# $\mathbf{g}(\mathbf{r})=-\boldsymbol{\nabla}\psi(\mathbf r)$: searching for a minus sign error

Consider the following figure where $R=\sqrt{(x-x')^2+(y-y')^2+(z-z')^2}=|\mathbf{r}-\mathbf{r}'|$ is the module of the $\mathbf{R}$ vector depends not only on the location of the $P$ point but also on the location $P'$ where the $dV'$ volume is located (fixed once located in the volume $\mathcal{V}$). Obviously if you change $P'=(x',y',z')$ it will also change $\mathbf{R}$. Since the potential \begin{equation} \psi(\mathbf{r})=-G\iiint_{\mathcal{V}} \frac{\rho(x',y',z')dx'dy'dz'}{|\mathbf{r}-\mathbf{r}'|} \end{equation}

we calculate the gradient of the quantity

\begin{equation} \boldsymbol{\nabla}_{(\mathbf r)}\frac{1}{|\mathbf r-\mathbf r'|} \end{equation}

Calculating, respectively, the partial derivatives $\partial_x=\partial/\partial x$, $\partial_y=\partial/\partial y$ and $\partial_z=\partial/\partial z$ compared to the function $1/|\mathbf{r}-\mathbf{r}'|$, we will have

\begin{align*} \frac{\partial}{\partial x}\frac{1}{\sqrt{(x-x')^2+(y-y')^2+(z-z')^2}} & = \frac{\partial}{\partial x}\left((x-x')^2+(y-y')^2+(z-z')^2\right)^{-\frac 12}= && \\ &=\left(-\frac 12\right)\Bigl[\ldots\ldots\Bigr]^{-\frac32}\cdot 2\cdot (x-x')= && \\ &=-\frac{x-x'}{R^3} && \\ \end{align*}

Similarly $$\frac{\partial}{\partial y}\frac{1}{\sqrt{(x-x')^2+(y-y')^2+(z-z')^2}}=-\frac{y-y'}{R^3}$$ $$\frac{\partial}{\partial z}\frac{1}{\sqrt{(x-x')^2+(y-y')^2+(z-z')^2}}=-\frac{z-z'}{R^3}$$

Hence

$$\boldsymbol{\nabla}_{(\mathbf r)}\frac{1}{|\mathbf r-\mathbf r'|}=-\frac{\mathbf r-\mathbf r'}{|\mathbf r-\mathbf r'|^3}.$$ from which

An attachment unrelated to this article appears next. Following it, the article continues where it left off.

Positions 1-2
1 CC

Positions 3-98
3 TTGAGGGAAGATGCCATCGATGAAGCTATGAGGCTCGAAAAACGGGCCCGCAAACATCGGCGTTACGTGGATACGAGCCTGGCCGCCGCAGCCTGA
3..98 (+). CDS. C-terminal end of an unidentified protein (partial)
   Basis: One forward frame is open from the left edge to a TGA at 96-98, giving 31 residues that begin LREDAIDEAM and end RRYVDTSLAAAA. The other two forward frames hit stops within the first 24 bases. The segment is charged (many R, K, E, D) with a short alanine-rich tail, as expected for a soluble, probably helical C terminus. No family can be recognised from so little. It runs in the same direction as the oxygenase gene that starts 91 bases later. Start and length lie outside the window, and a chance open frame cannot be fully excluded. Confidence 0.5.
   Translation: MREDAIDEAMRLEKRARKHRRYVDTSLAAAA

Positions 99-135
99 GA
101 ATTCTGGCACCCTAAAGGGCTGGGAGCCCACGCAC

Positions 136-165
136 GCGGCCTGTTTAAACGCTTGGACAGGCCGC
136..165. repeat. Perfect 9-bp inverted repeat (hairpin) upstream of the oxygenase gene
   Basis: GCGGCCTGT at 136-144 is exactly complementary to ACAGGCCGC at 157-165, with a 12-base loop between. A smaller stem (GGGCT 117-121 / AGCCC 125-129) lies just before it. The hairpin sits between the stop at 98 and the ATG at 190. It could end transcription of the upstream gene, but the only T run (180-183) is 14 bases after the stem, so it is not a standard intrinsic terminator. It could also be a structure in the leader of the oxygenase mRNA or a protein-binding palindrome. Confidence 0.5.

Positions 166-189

\begin{align} \boldsymbol{\nabla}_{(\mathbf{r})}\psi(\mathbf{r}) & = {\mathbf \nabla}_{(\mathbf{r})}\left(-G\iiint_{\mathcal{V}} \frac{\rho(x',y',z')\,dx'dy'dz'}{|\mathbf{r}-\mathbf{r}'|}\right) = && \tag{*}\\ &= -G\iiint_{\mathcal{V}}\left( {\mathbf \nabla}_{(\mathbf{r})}\frac{1}{|\mathbf{r}-\mathbf{r}'|}\right)\rho(x',y',z')\,dx'dy'dz'= && \\ &= -G\iiint_{\mathcal{V}} \left(-\frac{\mathbf{r}-\mathbf{r}'}{|\mathbf{r}-\mathbf{r}'|^3}\right)\rho(x',y',z')\,dx'dy'dz' = && \nonumber\\ &= G\iiint_{\mathcal{V}} \frac{\rho(x',y',z') \, dx'dy'dz'}{R^2}\,\mathbf{\widehat R}=\mathbf{g}(\mathbf{r}) && \nonumber\\ \nonumber \end{align}

I ask with such kindness, considering that I have to prove that $\mathbf{g}(\mathbf{r})=-\boldsymbol{\nabla}\psi(\mathbf r)$ I was not able to find the error of a less missing sign in the various steps of the $(^*)$.

I hope you will appreciate my effort and my question is clear.

• You should be careful about the derivative of $1/R$, and the explicit definition of $\mathbf{R}$. Is it $\mathbf{r}-\mathbf{r}'$ or $\mathbf{r}'-\mathbf{r}$? – Oktay Doğangün Jul 18 '18 at 20:26
• @OktayDoğangün $\mathbf R=\mathbf r-\mathbf r'$ certainly. If it had been the other way round, the minus sign would have been found. Thank you very much for your comment. – Sebastiano Jul 18 '18 at 20:29
• Please note that homework-like questions and check-my-work questions are generally considered off-topic here. We intend our questions to be potentially useful to a broader set of users than just the one asking, and prefer conceptual questions over those just asking for a specific computation. Additionally, it is unclear what you are actually doing because except for the tag "newtonian-gravity" there is nothing to go on what some of your symbols - like the potential - actually mean. – ACuriousMind Jul 19 '18 at 19:40
• @ACuriousMind For me it was important to understand better also the question of the user who gave me an unclear answer. Evidently I realized that the spirit of this site is different from how I think. Thank you so much. – Sebastiano Jul 19 '18 at 19:44

The expression for the gravitational field induced by the collection of masses $P'$ on the point P reads
$\mathbf{g}(\mathbf{r})=G\iiint_{\mathcal{V}} \left(-\frac{\mathbf{r}-\mathbf{r}'}{|\mathbf{r}-\mathbf{r}'|^3}\right)\rho(x',y',z')\,dx'dy'dz'$.
This solves the sign problem as you can easily see from line 3 of (*). Had the minus sign in the expression not been there, the gravitational field would be pointing along the direction of $\mathbf{R}$ which would make the force repulsive, instead of attractive, as gravity is to our knowledge so far.